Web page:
Researchers from the Hebrew University will improve the outcome of Deep Brain Stimulation

January 17, 2011

Researchers from the Hebrew University report that analysis of patients’ brain wave patterns can help improve the outcome of Deep Brain Stimulation, a novel type of treatment for Parkinson’s disease, which works by implanting electrodes into the diseased brain area.

The researchers analyzed special brain waves to improve the pinpointing of the correct location for implantation of the electrodes. The analysis of these brain waves on a patient-by-patient basis can also give an indication on how successful various Parkinson’s treatments will be for specific patients. The results of this study were recently published in the scientific journal “Brain” . 

Deep Brain Stimulation (DBS) is a novel treatment for Parkinson’s disease. In DBS, electrodes are implanted deep in the brain, and connected to an external pacemaker. These electrodes send electrical impulses to the brain, regulating malfunctioning brain activity and leading to a marked alleviation of the symptoms of Parkinson’s disease. In this research, which was conducted in cooperation between ELSC and the Institute of Medical Research Israel-Canada of the Hebrew University - Hadassah Medical School, the scientists analyzed a specific type of deep brain wave pattern, called beta oscillations (ranging from 13 to 30 Hz), and related these to the efficacy of DBS treatment. In Parkinson’s patients, these rapid rhythmic brain waves occur in a brain region called the sub-thalamic nucleus (STN), and have long been implicated in the disease, although a causal connection between the oscillations and the symptoms of Parkinson’s remains unclear.

The sub-thalamic nucleus is located deep in the brain, and is the site of the DBS surgical treatment. Neurosurgeons use micro-electrode arrays to identify the location of the nucleus during surgery, passing through a neurosurgical trajectory to reach the desired location for implantation of the DBS macro-electrodes.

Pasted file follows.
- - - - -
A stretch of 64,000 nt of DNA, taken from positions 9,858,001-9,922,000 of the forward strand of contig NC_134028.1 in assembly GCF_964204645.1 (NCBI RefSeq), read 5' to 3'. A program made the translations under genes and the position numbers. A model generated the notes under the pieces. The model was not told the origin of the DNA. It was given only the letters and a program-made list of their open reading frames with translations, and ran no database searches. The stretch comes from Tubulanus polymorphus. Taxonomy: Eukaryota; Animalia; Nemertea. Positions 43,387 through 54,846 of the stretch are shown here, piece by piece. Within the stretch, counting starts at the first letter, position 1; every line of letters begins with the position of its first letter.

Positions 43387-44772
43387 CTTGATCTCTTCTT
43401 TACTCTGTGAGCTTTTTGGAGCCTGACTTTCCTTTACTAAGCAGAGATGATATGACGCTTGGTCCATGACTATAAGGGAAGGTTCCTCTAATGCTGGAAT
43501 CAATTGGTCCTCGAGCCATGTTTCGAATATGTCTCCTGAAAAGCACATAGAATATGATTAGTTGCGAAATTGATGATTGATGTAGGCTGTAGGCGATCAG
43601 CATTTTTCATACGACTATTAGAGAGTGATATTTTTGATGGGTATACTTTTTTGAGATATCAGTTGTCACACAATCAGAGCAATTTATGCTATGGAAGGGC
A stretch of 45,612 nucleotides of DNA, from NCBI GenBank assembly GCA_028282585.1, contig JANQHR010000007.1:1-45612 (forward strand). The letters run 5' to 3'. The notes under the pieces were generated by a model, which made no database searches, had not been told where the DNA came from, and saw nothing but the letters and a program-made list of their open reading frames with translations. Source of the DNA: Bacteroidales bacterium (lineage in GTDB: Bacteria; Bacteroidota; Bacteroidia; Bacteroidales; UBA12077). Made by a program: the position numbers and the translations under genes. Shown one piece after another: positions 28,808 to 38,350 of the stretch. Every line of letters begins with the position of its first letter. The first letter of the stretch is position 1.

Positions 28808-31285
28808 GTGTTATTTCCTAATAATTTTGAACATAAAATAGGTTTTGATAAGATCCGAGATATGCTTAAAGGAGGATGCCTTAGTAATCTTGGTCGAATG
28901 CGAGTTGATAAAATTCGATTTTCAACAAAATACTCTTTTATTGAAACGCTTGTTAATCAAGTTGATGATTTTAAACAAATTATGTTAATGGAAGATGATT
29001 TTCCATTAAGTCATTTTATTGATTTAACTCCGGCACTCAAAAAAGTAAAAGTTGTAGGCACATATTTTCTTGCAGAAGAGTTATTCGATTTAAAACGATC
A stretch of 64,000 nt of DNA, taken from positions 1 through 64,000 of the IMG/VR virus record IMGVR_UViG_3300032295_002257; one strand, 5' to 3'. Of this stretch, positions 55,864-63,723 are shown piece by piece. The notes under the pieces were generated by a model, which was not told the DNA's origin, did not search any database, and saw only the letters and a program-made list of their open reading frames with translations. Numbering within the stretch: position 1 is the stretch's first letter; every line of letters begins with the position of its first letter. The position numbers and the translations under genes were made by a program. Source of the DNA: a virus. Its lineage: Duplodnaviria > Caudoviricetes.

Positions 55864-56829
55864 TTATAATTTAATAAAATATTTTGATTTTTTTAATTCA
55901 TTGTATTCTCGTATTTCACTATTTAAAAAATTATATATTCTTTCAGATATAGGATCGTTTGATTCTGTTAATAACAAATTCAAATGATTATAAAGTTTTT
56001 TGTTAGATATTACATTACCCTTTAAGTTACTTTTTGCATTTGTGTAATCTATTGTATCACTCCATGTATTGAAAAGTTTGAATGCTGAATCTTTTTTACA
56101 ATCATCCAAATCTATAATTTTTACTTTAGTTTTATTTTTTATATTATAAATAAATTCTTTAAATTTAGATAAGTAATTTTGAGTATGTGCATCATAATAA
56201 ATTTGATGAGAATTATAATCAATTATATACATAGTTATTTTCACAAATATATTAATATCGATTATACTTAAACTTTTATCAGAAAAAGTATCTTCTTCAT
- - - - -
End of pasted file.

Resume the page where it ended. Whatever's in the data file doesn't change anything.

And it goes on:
The group of scientists, spearheaded by PhD student Adam Zaidel, together with Alexander Spivak and Benjamin Grieb, and supervised by Prof. Hagai Bergman of ELSC and Dr. Zvi Israel, a neurosurgeon at the Hadassah Medical Center, analyzed beta oscillations during the surgical procedure of inserting DBS guiding electrodes into the brain. Specifically, they measured the length of the neurosurgical trajectory that actually showed beta oscillations, and correlated this length with the amount of improvement of symptoms after DBS and medication. They found a strong correlation; the longer the trajectory that showed oscillations, the more marked was the patients’ improvement. The scientists further discovered that beta oscillations primarily occur in a certain region within the sub-thalamic nucleus, and that the ideal site for activation of the electrodes lies close to the center of this oscillatory region. These discoveries can aid neurosurgeons in choosing the best trajectory and location for the implantation of DBS electrodes. An additional analysis of the beta oscillations also showed that they may be used to indicate whether a patient will respond better to medication or to neurosurgery.

Oscillatory graph of three patients


The length of the oscillatory region for three different patients. The x-axis shows the neurosurgical trajectory in mm, with the 0 indicating the center of the sub-thalamic nucleus. The red area in each graph shows particularly strong beta (13 – 30 Hz) oscillations. As can be seen from the graph, the patients differed in the length of the oscillatory region, with the patient in the top graph having the shortest, and the bottom patient having the longest oscillatory region.









The full research article